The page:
Seasonal allergies, also known as hay fever or more scientifically allergic rhinitis, affects 10-30% of the population worldwide, from small children to the elderly.  Symptoms are often cold-like and include:  sneezing, congestion, runny nose, itchy/watery eyes and some of us also suffer from headaches. 

This article is about the mechanisms and science—in reference to histamines, mast cells and inflammation—behind the hay fever symptoms.  It is an important topic to discuss as:

“Take away the cause, and the effect ceases.”  Miguel de Cervantes

When we don’t know the cause of something, we are only masking the symptoms. To find the cure we need to better understand the underlying cause in order to stop its effect.  When it comes to seasonal allergies, the major consensus that pollen is the main cause.  However, more and more studies show that pollen is not the factor!  Pollen is harmless, it is the body’s response to this allergen that we need to heal.

Disclaimer — This article along with all others posted on our blog and/or social media are for information only.  We strongly advise you to discuss any diet changes with/without natural remedies with a qualified professional prior to implementation. 

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seasonal allergies science

Dupi’s personal journey towards hay fever relief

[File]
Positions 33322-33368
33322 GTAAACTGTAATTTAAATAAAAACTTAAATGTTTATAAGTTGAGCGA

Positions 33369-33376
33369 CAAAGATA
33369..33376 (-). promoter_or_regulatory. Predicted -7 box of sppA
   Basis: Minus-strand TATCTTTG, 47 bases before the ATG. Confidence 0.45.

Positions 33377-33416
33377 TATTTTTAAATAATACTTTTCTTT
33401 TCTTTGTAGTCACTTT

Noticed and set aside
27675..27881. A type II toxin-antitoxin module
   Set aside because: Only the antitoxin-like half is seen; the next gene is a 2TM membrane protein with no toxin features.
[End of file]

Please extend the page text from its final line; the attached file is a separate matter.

I am a seasonal allergy suffer; you can learn more about my journey at The No-Diet Book.  During my search for a seasonal allergy / hay fever cure, I have tried most over the counter and prescribed medications from anti-histamines to steroid nasal sprays.  I visited a number of specialists and contemplated everything from immunity shots to sinus surgery. 

But, it was a realization that I needed to get to the root of the problem rather than masking the symptoms, which finally led to continuous relief and overall improvement of quality of life.

Few years ago, I started my search for healing allergies the natural way, as over-the-counter and prescribed medicines failed to provide relief.  This is when I decided to visit a naturopath.  Here, I learned about Mast Cells and the importance of stabilizing them to truly heal from seasonal allergies. 

Naturopathic remedies came at an expensive cost of $100/session, every week for 6-8 weeks.  The main remedy was a “vitamin and mineral injection” that included magnesium, B-Vitamins, vitamin C along with others.  In addition, my supplements included capsules containing well published natural remedies, Quercetin and Nettles. 

Quercetin is a flavonoid and a natural anti-histamine, found in most fruits and vegetables like:  apples, blackberries, blueberries, citrus fruits, dark cherries, onions, parsley and sage.  It is also an anti-oxidant molecule that neutralizes harmful free radicals—released in part due to inflammation. 

Nettles are leaves of a plant that may have anti-histamine properties and reduce inflammation.